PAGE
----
Another houses video mixing facilities, a little-thought-of but critically important cog late in the race. Did one driver race another aggressively early in the race? Or did a crew member's mistake cost someone several spots on pit road 200 laps ago? These are the guys who have the critical clips ready to go from virtually the moment they occur. Since there's no way to know which clips will matter at the end of the race, everything is cataloged for when the time comes. The operators responsible will feed the director with various clips they have at the ready as the race progresses.
Digital technology has made doing so far easier than was the case in years past. While ESPN maintains physical tape running as a backup measure, the digital video editors ensure that the “tape” is always running. In a sport with no scheduled breaks in the action, the handful of seconds needed to change a tape can be the difference between catching the source of a caution and seeing only the end results. This sort of all-encompassing coverage was nearly impossible 20 years ago, when it was common to miss the start of at least one caution over the course of the race. Now it's a rare event when a spin-out isn't on record somewhere, ready to be cut and broadcast to millions.
Yet another portion of the broadcast enclave holds a small room where its sound techs do nothing but monitor the various team and NASCAR frequencies at the track. As with the video, everything that takes place is digitally recorded and ready at a moment's notice. One scans the various frequencies in near-real time, looking for nuggets of conversation to feed to the producer. The other cuts and tags items of interest both anticipating and meeting producer requests. The area proved just how important it was within the past month. It was in this very room that NASCAR's playoff race began to unravel after the Richmond race, where a simple request to check out late race audio turned into the biggest NASCAR scandal in decades.
Race audio comes in other forms as well, resulting in a mobile audio mixing studio that warmed the heart of this former DJ. Consumer technology rears its head here as well; thanks to the wide release of surround-sound entertainment centers, fans demand an audio experience worthy of the equipment. Gone are the days where a microphone attached to a camera could adequately convey the thunder and fury of raceday. Over a hundred microphones, placed strategically around the track, all feed back to this mixing board. The audio technicians work hand-in-hand with the video team to ensure that the sound in your speakers matches the camera on your screen. For example, accurately broadcasting the sound of the camera following a car through the corner requires just the right mix and fade from several different microphones. At Dover, they had to manage that balance for 43 cars for 400 laps.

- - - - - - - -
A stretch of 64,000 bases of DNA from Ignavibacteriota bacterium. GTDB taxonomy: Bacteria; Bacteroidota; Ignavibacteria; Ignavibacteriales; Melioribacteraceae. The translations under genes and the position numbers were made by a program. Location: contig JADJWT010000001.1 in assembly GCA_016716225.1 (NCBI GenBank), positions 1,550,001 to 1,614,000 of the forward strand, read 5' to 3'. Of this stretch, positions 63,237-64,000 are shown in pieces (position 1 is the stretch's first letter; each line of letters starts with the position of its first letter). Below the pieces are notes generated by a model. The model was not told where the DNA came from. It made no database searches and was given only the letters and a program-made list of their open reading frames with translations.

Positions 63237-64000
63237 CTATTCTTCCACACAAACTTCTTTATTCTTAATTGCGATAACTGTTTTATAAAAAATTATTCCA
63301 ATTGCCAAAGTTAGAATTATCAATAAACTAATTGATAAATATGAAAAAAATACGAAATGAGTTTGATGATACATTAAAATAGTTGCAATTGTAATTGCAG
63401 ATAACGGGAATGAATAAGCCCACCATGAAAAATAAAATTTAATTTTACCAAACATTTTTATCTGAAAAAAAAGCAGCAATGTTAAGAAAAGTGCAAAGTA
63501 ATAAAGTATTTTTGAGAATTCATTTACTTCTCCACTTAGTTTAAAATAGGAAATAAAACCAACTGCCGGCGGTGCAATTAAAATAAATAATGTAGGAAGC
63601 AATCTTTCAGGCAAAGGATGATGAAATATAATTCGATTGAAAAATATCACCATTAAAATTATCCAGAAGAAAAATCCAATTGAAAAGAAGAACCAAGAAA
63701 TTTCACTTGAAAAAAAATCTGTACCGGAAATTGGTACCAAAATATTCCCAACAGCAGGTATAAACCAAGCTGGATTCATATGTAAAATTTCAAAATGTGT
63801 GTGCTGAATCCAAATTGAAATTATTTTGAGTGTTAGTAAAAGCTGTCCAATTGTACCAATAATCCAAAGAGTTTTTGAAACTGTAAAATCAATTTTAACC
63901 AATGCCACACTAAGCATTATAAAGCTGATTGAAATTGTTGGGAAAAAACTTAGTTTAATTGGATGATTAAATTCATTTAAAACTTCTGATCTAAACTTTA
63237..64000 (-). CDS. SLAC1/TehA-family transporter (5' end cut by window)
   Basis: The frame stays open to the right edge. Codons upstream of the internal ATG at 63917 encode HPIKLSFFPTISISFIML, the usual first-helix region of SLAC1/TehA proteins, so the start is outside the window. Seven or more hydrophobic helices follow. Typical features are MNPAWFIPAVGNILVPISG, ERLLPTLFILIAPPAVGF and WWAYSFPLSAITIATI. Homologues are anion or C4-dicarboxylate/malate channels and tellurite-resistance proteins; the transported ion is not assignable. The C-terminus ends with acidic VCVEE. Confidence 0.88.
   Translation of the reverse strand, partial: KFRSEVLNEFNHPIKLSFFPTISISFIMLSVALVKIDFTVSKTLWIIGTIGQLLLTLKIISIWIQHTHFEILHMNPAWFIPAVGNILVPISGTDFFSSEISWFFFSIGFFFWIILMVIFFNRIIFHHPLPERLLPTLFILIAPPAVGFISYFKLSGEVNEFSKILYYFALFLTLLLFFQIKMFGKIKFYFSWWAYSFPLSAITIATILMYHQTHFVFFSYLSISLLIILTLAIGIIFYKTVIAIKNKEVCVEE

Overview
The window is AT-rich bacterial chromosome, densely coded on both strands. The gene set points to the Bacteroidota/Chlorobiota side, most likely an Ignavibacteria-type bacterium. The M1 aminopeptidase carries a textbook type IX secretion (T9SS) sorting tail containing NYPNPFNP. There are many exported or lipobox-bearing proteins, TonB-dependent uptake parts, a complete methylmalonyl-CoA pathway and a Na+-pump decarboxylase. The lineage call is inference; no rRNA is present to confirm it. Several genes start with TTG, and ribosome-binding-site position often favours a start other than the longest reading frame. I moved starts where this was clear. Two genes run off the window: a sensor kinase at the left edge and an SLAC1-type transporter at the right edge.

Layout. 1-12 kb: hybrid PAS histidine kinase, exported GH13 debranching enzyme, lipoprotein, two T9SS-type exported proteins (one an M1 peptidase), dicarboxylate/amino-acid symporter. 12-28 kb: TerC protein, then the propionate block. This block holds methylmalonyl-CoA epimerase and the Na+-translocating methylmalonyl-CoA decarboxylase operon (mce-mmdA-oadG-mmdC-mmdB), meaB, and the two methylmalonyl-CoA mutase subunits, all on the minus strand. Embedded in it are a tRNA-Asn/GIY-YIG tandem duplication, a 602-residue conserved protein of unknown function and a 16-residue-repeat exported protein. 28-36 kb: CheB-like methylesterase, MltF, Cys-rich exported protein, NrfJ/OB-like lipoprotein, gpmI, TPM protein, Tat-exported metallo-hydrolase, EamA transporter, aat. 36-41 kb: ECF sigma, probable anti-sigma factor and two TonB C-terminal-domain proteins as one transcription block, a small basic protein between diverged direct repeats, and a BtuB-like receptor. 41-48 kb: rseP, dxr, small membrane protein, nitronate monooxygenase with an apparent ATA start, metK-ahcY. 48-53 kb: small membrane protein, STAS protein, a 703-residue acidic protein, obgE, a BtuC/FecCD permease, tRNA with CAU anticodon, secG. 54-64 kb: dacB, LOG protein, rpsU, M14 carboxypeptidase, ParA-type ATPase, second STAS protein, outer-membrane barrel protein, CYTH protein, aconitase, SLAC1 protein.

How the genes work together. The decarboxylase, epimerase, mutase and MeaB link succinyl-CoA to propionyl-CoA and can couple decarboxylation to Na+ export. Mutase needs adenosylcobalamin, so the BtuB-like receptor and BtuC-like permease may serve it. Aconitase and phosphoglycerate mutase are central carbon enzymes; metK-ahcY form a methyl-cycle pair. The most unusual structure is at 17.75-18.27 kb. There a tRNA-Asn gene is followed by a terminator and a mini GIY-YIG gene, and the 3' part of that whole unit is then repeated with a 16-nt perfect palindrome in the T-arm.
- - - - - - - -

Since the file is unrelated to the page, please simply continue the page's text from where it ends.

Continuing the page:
Any major network production involves a host of different graphic features and the race coverage is no different. One area focuses on nothing but ESPN's graphical production on a weekly basis. The stats and graphics team puts together a variety of different visual representations of relevant information. Some of the work can be done leading into the race but much of it must be done at the track itself as the race plays out. Moreover, with so many drivers changing sponsors on a regular basis, the network has a photographer whose job is to go up and down pit road snapping pictures of both the drivers and their car that week. Is Dale Jr. growing out his beard? Does Jeff Gordon have a special paint scheme? The photographer captures them all and sends the pictures to the graphics team for digitizing. Those photos are also a part of the ticker that runs at the top of the screen- a ticker that is different in appearance every week.